What is a Gaussian Mixture Model (GMM) – 3D Point Cloud Classification Primer

Recently we finished a paper about 3d point cloud classification and segmentation using our proposed 3D modified Fisher Vector (3DmFV) representation and convolutional neural networks (CNNs).  It is currently available on ArXiv.  I believe in making research accessible to everyone and I realized that this paper requires some level of familiarity with two main topics:

  1. Gaussian Mixture Models (GMM)
  2. Fisher Vectors

This post is the first in a series of three and aims to be a GMM primer for using 3DmFV for 3D point cloud classification.

So, what is a GMM (sometimes referred to as Mixture of Gaussians)?

The shortest answer is a probability distribution composed of several Gaussians.

I will start with some mathematical definitions but will also give a more intuitive example at the bottom.

The Math

The Gaussian (also known as a multivariate normal distribution) of a random D dimensional point p can be specified using \mu and \Sigma , which are its expected value (mean), and covariance matrix  respectively.  Therefore the likelihood of a single point p with respects to the kth Gaussian is given by

u_k(p) = \frac{1}{(2\pi)^{D/2}|\Sigma_k|^{1/2}}\exp\left\{-\frac{1}{2}(p-\mu_k)'\Sigma_k^{-1}(p-\mu_k)\right\},

and the likelihood of p associated with the GMM

u_\lambda(p) = \sum_{k=1}^{K}w_ku_k(p)

Here,  w_k are the mixture weights ( informally representing the number of points/ the amount of influence of each Gaussian).


Let’s say that you have some D dimensional data points (I will focus on 2D and 3D data because it is easy to visualize but it works for much higher dimensions).  In addition, let us assume that each one of these data points came from one of K different sources. Each source is a Gaussian in a D dimensional space.  The challenge is to find the Gaussians parameters that will maximize their expectation. This is usually done using the Expectation Maximization (EM) algorithm.

Basically what we want to do is find  \lambda=(w_k,\mu_k,\Sigma_k) for the Gaussians that best fits the data.

The Intuition

We can imagine a more intuitive (and adventurous) problem:

Once upon a time, there was a rich man with a lot of gold in his pockets. He also had a hole in one of them and whenever he walked around his garden some coins fell to the ground. What you want to do is draw a treasure map for adventurers and let them know where are they most likely to find gold.

In the image below you can see the coins that fell out as points ( each coin has a different color corresponding to the Gaussian that was used to generate it) and a treasure map overlay that shows four different areas to finding gold (the lines transparency indicates the probability – close to the center of each Gaussian the probability is higher to find gold and as you go farther away it reduces.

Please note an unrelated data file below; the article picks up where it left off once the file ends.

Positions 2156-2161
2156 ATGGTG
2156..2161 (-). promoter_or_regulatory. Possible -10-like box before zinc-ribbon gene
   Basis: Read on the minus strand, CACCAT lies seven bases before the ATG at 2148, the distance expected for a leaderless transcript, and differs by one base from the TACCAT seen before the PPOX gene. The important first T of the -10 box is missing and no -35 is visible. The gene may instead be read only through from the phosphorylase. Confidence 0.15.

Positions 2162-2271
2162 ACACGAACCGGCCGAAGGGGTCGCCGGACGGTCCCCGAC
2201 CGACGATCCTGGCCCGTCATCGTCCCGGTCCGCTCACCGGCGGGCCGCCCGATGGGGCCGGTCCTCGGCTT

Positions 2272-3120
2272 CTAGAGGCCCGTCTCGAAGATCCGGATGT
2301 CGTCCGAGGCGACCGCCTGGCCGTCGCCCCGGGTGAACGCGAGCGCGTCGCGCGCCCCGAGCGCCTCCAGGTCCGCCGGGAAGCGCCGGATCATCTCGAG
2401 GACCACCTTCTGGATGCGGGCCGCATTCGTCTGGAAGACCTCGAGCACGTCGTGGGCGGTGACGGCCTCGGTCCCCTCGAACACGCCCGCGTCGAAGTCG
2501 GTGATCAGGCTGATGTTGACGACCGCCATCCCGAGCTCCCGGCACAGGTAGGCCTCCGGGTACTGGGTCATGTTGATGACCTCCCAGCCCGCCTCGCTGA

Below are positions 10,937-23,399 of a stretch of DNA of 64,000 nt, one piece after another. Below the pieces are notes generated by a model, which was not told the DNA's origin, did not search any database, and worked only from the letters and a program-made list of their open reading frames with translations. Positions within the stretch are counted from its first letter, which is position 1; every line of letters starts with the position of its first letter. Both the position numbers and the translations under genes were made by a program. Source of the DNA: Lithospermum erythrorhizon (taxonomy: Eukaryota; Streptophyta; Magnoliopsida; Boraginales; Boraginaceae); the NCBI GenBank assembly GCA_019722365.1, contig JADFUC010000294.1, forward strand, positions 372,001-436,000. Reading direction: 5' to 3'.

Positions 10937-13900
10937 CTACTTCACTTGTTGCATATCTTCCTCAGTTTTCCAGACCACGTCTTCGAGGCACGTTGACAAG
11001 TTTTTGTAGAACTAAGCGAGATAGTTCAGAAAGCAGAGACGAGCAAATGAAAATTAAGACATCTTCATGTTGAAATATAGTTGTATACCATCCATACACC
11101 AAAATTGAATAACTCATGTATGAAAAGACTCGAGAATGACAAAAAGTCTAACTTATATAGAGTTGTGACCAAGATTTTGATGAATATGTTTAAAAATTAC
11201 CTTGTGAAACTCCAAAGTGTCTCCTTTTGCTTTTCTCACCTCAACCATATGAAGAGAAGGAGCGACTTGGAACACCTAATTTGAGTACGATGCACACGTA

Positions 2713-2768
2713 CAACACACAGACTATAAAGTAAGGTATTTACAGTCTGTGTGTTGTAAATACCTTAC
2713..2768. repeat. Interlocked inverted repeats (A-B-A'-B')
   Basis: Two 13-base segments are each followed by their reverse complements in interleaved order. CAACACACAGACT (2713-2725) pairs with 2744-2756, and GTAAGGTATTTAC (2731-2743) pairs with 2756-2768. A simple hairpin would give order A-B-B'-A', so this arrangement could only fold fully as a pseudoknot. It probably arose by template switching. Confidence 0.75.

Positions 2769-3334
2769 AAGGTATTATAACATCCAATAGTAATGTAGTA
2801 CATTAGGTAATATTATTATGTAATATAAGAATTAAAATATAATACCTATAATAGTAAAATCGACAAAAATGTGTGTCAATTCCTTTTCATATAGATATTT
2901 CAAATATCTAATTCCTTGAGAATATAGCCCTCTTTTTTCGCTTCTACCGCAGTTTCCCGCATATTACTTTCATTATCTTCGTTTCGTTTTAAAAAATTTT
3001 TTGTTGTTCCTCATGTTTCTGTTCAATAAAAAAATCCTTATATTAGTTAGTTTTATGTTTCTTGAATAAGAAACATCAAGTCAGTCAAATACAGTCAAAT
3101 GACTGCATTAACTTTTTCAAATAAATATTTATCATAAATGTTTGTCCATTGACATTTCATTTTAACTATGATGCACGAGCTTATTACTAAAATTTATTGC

2D Gaussian Mixrure Model example

We can do something very similar for 3D points (abandoning the rich man example). In the image below you can see the generated 3D points and a semi-transparent surface representing the Gaussian location and scale ( 3 standard deviations in each axis).

3D GMM example


You can see how we can basically represent all of these 4000 points using only 4 Gaussians.  Each points gets a likelihood value (u_k) for each Gaussian.  In our paper, we show that we can use a GMM with Gaussians on a grid (and not using EM algorithm) to represent 3D point clouds for the classification and part segmentation task. But, more on that in a later post.


The Code

The code used for generating the images above is available on github.

It is composed of three main parts

  • Generating data
  • Fitting the Gaussian Mixture Model
  • Visualization

Generating data

First, we specify the number of points to generate in each Gaussian,  the problems dimensionality (2/3), and the parameters for the Gaussians that we will use to generate the data.

## Generate synthetic data
N,D = 1000, 2 # number of points and dimenstinality

if D == 2:
    #set gaussian ceters and covariances in 2D
    means = np.array([[0.5, 0.0],
                      [0, 0],
                      [-0.5, -0.5],
                      [-0.8, 0.3]])
    covs = np.array([np.diag([0.01, 0.01]),
                     np.diag([0.025, 0.01]),
                     np.diag([0.01, 0.025]),
                     np.diag([0.01, 0.01])])
elif D == 3:
    # set gaussian ceters and covariances in 3D
    means = np.array([[0.5, 0.0, 0.0],
                      [0.0, 0.0, 0.0],
                      [-0.5, -0.5, -0.5],
                      [-0.8, 0.3, 0.4]])
    covs = np.array([np.diag([0.01, 0.01, 0.03]),
                     np.diag([0.08, 0.01, 0.01]),
                     np.diag([0.01, 0.05, 0.01]),
                     np.diag([0.03, 0.07, 0.01])])
n_gaussians = means.shape[0]

Next, we generate points using a multivariate normal distribution for

points = []
for i in range(len(means)):
    x = np.random.multivariate_normal(means[i], covs[i], N )
points = np.concatenate(points)

Fitting the Gaussian Mixture Model

Using the EM algorithm (provided in scikit-learn) we were able to find all of the Gaussians parameters

#fit the gaussian model
gmm = GaussianMixture(n_components=n_gaussians, covariance_type='diag')


Finally, we visualize the data using some custom functions (see the git repository for the functions)

if D == 2:
    visualization.visualize_2D_gmm(points, gmm.weights_, gmm.means_.T, np.sqrt(gmm.covariances_).T)
elif D == 3:
    visualization.visualize_3d_gmm(points, gmm.weights_, gmm.means_.T, np.sqrt(gmm.covariances_).T)

This concludes my very brief primer on GMMs.

Additional resources: